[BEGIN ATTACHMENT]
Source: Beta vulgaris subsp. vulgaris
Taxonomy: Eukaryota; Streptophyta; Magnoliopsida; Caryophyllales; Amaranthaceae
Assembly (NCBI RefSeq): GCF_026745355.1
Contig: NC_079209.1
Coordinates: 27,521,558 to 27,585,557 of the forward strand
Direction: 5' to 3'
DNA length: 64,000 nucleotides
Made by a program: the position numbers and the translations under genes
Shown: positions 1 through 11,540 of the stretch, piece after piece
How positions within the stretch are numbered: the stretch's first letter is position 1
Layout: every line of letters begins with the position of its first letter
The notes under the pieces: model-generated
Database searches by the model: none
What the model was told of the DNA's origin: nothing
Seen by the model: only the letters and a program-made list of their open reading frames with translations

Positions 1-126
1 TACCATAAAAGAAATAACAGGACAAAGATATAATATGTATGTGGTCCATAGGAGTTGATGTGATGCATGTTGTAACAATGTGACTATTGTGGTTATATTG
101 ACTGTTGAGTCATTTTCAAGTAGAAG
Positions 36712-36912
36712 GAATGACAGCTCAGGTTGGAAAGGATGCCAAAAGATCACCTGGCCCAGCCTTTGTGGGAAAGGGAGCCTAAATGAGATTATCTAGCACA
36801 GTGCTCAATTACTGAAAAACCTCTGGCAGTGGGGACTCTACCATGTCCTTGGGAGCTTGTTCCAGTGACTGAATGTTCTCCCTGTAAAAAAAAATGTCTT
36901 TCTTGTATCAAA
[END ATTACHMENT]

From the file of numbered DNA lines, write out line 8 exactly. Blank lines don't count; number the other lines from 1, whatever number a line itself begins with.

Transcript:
Made by a program: the position numbers and the translations under genes